This past April, as Armenian Americans across the country were working hard and eagerly waiting to see if President Biden would recognize the Armenian Genocide in his first April 24th remembrance day statement, the community was also mourning the loss of three extraordinary men who would leave the their mark on the world in a way that makes all of us proud to be both Armenian and American.
In the beginning of April, the news broke that long time philanthropist and American homebuilder Hirair Hovnanian had passed away at his residence in Yerevan, Armenia, where he had retired after an impressive and successful life and career.
A bold, daring and caring individual, a visionary leader, the founder and benefactor of many charities, and devoted longtime Chairman of the Armenian Assembly of America’s Board, Hirair Hovnanian leaves behind a remarkable legacy. Hirair was an amazing leader and mentor, always ready to roll up his sleeves and tackle any challenge. Hirair’s integrity, passion, dedication, commitment, work ethic, and love of his people, were extraordinary.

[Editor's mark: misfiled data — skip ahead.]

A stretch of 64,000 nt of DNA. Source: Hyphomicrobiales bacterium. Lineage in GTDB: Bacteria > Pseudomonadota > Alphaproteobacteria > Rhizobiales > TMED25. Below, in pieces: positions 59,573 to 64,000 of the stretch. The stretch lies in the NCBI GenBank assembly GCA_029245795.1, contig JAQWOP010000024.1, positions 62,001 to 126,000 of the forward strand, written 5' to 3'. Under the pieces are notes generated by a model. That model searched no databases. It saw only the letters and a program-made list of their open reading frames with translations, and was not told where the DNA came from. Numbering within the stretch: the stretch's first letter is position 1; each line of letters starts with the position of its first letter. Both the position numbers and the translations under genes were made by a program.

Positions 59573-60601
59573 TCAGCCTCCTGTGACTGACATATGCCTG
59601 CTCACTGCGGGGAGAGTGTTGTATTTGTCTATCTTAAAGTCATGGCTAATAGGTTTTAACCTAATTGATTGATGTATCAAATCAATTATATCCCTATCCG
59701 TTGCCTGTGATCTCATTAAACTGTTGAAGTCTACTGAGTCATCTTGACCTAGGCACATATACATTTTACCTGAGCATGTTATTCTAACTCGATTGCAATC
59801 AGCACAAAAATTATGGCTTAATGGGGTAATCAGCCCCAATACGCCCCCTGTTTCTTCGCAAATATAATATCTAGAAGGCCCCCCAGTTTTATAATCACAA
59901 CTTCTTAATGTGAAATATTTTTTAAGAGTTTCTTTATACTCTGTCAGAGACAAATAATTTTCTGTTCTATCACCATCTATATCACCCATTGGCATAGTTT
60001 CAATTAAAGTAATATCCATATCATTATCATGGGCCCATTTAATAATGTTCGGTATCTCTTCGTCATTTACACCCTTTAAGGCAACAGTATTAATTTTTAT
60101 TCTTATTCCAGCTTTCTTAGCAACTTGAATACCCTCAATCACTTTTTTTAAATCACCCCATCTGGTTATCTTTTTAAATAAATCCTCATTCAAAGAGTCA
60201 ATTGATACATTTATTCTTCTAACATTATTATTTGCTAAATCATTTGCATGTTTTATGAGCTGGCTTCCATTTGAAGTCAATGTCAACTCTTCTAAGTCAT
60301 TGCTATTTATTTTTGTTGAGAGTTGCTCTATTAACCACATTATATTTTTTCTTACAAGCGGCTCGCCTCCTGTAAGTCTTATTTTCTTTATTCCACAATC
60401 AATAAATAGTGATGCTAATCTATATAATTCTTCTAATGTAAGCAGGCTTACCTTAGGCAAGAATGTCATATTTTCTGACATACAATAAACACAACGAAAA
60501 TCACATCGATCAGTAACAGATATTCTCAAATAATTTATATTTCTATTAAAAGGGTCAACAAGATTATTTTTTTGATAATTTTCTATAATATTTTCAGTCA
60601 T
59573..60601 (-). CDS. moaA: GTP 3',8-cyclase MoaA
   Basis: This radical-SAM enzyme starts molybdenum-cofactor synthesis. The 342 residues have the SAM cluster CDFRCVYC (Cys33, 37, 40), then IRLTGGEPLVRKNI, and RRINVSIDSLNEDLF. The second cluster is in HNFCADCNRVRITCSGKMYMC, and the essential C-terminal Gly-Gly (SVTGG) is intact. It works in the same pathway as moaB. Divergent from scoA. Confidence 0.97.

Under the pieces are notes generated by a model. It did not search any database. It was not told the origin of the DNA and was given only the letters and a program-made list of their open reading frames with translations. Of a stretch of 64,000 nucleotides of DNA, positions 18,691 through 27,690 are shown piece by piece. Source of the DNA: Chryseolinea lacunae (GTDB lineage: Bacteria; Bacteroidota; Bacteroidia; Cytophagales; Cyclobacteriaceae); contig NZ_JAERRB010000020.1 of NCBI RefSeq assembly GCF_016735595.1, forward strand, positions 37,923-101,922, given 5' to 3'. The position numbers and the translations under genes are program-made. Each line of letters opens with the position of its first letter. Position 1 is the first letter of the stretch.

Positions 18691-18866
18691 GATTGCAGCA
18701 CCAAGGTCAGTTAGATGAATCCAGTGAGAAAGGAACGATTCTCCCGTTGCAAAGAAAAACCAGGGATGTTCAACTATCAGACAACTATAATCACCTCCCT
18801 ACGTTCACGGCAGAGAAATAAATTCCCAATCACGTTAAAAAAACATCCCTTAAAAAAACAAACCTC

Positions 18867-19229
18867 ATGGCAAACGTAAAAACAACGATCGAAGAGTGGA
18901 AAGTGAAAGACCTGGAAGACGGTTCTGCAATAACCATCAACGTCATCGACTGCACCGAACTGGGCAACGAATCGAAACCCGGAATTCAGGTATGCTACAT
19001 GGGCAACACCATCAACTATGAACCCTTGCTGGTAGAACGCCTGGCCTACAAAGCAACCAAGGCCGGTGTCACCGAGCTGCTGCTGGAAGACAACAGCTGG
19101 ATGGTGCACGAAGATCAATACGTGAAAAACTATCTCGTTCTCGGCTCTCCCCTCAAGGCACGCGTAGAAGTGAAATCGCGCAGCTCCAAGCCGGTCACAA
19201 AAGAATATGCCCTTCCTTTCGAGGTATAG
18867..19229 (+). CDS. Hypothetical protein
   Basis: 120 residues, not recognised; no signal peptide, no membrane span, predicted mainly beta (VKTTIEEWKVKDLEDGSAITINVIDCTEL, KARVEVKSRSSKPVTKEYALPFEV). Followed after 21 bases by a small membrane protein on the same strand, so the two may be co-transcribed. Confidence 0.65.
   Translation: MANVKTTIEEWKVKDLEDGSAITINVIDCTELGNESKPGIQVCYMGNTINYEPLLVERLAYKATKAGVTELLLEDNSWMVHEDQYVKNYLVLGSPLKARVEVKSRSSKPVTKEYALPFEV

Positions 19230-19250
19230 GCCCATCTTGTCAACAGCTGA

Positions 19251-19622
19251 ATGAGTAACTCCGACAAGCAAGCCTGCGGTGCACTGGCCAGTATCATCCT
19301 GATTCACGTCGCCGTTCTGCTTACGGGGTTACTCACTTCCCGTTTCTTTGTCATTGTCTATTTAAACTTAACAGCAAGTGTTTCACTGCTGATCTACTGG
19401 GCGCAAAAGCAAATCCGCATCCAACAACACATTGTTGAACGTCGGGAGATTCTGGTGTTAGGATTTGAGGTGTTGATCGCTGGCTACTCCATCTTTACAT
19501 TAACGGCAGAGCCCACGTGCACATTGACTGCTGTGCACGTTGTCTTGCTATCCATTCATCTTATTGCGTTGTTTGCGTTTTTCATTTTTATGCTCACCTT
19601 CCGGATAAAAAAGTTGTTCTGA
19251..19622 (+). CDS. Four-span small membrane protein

A successful businessman, whose generosity extended to causes around the world, Hirair felt energized by the independence of Armenia, and did everything in his power to assist the newly independent Republic. He demonstrated his commitment to Armenia by resettling in his homeland where his philanthropy extended beyond precedent. Hirair responded immediately to the 1988 earthquake and embarked upon the recovery and rebuilding of the devastated areas. A builder and developer by profession, he knew exactly the type of assistance required and established a building parts manufacturing plant to accelerate the reconstruction process. His generous contributions in support of educational and religious institutions in Armenia and the diaspora are legion.